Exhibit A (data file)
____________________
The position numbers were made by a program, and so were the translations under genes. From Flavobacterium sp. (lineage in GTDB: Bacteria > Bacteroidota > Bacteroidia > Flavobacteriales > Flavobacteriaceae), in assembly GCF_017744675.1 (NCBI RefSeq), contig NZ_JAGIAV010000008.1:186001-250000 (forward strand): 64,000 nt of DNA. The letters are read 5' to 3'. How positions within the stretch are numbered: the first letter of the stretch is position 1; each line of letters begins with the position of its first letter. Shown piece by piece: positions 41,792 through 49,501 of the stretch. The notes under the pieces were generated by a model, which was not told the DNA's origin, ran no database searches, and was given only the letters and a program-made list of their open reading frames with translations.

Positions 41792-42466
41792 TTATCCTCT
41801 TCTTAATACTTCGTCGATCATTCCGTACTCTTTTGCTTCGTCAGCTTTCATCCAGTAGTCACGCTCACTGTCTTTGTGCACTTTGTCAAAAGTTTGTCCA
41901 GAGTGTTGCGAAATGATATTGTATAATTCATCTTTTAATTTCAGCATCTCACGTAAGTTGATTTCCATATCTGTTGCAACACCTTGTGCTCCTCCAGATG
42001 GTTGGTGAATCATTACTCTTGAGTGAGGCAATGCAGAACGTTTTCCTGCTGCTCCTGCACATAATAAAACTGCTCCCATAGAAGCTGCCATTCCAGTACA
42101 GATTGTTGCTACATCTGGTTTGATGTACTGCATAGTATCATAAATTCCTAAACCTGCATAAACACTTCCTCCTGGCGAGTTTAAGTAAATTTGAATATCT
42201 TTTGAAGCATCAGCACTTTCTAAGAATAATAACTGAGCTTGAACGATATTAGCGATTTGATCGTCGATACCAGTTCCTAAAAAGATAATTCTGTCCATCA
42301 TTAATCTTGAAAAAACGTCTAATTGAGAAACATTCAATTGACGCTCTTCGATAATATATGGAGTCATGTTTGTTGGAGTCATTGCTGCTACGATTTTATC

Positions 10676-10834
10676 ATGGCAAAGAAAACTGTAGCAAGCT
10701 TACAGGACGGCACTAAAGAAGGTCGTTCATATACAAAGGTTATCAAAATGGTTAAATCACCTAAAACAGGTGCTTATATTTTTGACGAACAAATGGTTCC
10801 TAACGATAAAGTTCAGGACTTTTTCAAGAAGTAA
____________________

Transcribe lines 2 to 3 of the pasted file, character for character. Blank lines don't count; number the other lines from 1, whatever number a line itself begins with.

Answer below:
Positions 41792-42466
41792 TTATCCTCT